Brendan P. Kennealey began his tenure as Salesianum School’s new president this past July. He is a 1994 graduate of the school and attended Boston College and Harvard Business School. At a ceremony on Thursday, he will be formally installed as the school’s fourth president.
BRENDAN KENNEALEY: Despite living in Boston for the better part of the last 16 years, I’ve never really been out of touch with the school. My father was a board member and several years back I actually spent 15 months here at Salesianum working to open Nativity Prep, the Oblates-sponsored school in Wilmington.
It is actually not that unusual for the head of a Catholic school to be a lay person – many schools have gone that route with frankly fewer and fewer religious faculty to draw from. The Salesianum board made the decision that this was the right time. I’m very excited to have the opportunity to lead this great institution.
TSD: Tell us a little more about your background.
BK: I grew up here in Wilmington, attended Immaculate Heart of Mary parochial school, then Sallies, then I was a psychology major at Boston College. My entire career has been spent in education – I was a volunteer teacher at the Jesuit-run Nativity Prep in Boston and helped start and was principal for another Nativity school in Massachusetts. As mentioned, along the way I came down here to help start the Nativity Prep in Wilmington -15 months from conception to opening the doors. I’ve worked in Africa starting educational organizations there and most recently was an area superintendent for the Catholic schools in the Archdiocese of Boston.
TSD: As you say, you’ve spent your career in education – from starting schools in New England to Africa. What are the things that all great schools do well?
BK: Great schools have great leaders – at every level. That is one constant. We do have a great leadership team here at Salesianum, from the principal across the organization. Leadership is so very important in schools for setting high expectations for the students. At Nativity Prep, for example, the full expectation was that all students would go on to college. That was not a common thing in that demographic where so many kids would never have dreamed to go on to higher education.
At Salesianum, however, where 98% of our students go on to college, the expectation needs to be higher. To reach beyond what they might be comfortable doing. Opening their eyes to the world around them and challenging them. That’s the job of leadership and that’s what makes a difference from a good school to a great one. At Salesianum, the school leadership – Oblate and lay faculty alike – must all take on the responsibility of living the example of the Salesian ideal, an example of integrity and courage and kindness.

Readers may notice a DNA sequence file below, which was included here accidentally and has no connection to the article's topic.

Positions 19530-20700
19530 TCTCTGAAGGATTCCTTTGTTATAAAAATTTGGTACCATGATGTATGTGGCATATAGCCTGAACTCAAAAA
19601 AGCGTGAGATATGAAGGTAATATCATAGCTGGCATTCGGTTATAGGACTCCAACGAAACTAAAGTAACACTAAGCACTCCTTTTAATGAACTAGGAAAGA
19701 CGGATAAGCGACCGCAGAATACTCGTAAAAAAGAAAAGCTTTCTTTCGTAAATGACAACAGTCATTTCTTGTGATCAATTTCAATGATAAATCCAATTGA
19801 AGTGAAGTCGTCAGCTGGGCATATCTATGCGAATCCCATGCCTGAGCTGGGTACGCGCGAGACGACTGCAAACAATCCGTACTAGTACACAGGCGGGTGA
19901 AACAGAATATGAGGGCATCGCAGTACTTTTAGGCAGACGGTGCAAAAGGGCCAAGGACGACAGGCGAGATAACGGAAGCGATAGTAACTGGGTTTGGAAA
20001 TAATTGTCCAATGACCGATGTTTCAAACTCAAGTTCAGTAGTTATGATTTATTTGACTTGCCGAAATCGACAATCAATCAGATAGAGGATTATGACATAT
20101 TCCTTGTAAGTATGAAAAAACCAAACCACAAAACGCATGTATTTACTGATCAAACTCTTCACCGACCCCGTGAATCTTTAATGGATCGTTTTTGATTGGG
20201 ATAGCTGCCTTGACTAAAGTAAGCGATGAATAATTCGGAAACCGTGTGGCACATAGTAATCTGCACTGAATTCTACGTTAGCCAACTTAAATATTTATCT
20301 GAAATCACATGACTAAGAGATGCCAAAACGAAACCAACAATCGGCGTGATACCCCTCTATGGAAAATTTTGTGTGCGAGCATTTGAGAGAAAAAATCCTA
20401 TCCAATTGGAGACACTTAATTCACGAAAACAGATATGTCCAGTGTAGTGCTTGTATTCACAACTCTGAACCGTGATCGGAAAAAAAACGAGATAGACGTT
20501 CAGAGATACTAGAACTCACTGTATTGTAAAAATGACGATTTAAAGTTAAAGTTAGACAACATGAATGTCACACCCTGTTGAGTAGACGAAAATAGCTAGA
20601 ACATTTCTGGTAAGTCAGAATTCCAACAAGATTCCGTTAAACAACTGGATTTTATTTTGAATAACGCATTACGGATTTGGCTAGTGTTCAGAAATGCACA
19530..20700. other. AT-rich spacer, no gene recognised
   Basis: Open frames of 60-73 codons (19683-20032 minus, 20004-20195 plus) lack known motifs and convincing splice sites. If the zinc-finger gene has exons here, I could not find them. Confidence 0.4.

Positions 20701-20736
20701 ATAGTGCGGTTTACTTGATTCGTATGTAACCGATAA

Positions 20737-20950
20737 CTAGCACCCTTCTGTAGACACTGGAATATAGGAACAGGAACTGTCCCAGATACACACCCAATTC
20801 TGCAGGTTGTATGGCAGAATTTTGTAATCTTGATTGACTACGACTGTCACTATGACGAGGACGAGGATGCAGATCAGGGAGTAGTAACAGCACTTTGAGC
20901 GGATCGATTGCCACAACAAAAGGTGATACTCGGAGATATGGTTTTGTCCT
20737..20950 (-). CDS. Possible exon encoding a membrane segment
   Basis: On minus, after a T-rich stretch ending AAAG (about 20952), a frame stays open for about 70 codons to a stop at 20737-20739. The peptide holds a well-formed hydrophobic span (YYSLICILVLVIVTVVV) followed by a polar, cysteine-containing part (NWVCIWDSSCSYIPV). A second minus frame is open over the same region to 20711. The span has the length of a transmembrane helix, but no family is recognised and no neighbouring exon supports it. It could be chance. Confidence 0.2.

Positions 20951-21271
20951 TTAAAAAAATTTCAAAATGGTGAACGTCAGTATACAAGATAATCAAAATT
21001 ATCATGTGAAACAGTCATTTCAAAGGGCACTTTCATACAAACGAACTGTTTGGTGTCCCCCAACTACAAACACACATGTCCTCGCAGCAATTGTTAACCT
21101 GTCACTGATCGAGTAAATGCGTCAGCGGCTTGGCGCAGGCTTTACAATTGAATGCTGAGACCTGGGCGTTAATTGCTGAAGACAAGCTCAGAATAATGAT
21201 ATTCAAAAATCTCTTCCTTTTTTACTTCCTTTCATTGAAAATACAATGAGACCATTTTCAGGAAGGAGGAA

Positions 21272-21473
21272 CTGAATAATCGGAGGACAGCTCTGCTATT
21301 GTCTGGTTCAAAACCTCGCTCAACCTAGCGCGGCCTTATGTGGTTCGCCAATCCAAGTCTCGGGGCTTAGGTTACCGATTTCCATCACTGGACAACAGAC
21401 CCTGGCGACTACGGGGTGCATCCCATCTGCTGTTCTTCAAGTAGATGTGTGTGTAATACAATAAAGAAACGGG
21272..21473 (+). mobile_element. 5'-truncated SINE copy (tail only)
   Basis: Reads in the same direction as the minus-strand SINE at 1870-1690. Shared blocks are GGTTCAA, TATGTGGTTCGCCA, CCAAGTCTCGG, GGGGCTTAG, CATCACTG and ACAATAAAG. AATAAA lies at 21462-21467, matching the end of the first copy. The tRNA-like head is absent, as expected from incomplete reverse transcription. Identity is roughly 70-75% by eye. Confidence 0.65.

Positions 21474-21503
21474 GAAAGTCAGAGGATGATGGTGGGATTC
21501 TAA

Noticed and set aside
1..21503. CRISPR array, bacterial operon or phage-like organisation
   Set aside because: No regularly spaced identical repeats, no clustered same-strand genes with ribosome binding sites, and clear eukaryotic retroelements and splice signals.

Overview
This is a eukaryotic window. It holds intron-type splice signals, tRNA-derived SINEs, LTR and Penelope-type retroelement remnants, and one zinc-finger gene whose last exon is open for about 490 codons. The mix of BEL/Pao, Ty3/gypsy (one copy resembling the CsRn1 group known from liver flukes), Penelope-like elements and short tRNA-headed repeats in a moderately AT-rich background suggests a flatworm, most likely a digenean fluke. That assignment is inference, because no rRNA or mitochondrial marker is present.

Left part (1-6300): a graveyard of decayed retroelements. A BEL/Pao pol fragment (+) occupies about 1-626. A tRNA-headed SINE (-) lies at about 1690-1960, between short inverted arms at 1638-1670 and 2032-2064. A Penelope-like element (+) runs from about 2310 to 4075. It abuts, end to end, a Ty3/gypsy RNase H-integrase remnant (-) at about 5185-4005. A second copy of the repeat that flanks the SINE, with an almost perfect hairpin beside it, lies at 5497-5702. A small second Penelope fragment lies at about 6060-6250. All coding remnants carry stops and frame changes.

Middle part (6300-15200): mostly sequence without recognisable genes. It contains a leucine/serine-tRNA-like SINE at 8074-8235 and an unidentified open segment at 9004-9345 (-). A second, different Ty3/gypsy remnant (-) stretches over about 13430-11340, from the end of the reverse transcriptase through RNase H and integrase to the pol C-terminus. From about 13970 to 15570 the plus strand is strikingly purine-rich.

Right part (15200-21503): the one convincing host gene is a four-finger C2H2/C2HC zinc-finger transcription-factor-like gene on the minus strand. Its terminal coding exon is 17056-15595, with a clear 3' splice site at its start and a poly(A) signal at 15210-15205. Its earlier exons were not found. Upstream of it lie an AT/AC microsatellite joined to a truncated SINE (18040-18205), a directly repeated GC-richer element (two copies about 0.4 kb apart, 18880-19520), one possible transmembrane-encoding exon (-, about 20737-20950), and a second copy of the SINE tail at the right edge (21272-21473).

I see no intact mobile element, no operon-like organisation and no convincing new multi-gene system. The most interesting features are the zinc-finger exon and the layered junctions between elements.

TSD: Salesianum has a unique and proud 108-year heritage as the only all-boys preparatory school in Delaware. What are the advantages of a school for young men only?
BK: There are a number of advantages – being an all-male institution helps us to focus on what the students are here to do. And also to grow and feel comfortable expressing themselves more than perhaps in a co-ed environment. Importantly, there is a special bond that’s formed … the “brotherhood” – a critical and central tradition at Salesianum.
We know that there is a special and important place for this approach. So many families are looking for an all-male education and a Catholic one and academic strength. That combination is the unique value of Salesianum. Parents see what happens to students over four years at the school, the outstanding young men they become – that’s something very apparent for anyone who has attended a Salesianum graduation
TSD: You’re taking on this job at an exciting time – with many challenges and opportunities. What are the near-term goals for your tenure?
BK: Financial aid is huge. We have to do more with financial aid. For generations Sallies has been serving families from across the financial spectrum – in this economy more and more people are feeling the pinch – they want to send their sons here and we need to make sure families can still access a Salesianum education. So I’d like to see financial aid grow significantly over the next three to five years.
We also have plans for a major renovation and addition to our athletic center. The facility has been largely untouched since the school was built in 1957, and construction begins in March 2012. This work will complement the science center, upgrades to the dining facility and many other improvements to the physical campus.
TSD: What are you reading these days?
BK: I just finished The Boy Who Harnessed the Wind by William Kamkwamba – a book everyone at the school read. It’s about a boy in Malawi who stops going to school for financial reasons. He finds a text book on how to build a windmill to power electricity in his village. It is an excellent story – it was really great for the purposes of opening students’ eyes to a different part of the world and someone who desperately wanted education and couldn’t get it – something so precious many of us take for granted. Very inspirational. I’ve also just begun reading Middlemarch, by George Eliot.
TSD: Just last week, Officer Joseph Szczerba, Salesianum Class of ’85 was killed in the line of duty – our condolences to the Szczerbas and the entire school community.
BK: It was devastating news. The Szczerba family has been so close to the school including a family member currently serving on our staff. So it is particularly sad – it really shook the community. But this tragedy also rallied the Salesianum community. We had the opportunity on Friday afternoon – we planned a small ceremony to express our grief and commemorate his life of service – as it turns out the police and fire and EMS community came out in huge numbers, totally unexpected and unplanned – to be able to do that it was truly an honor, to hopefully offer a little bit of comfort.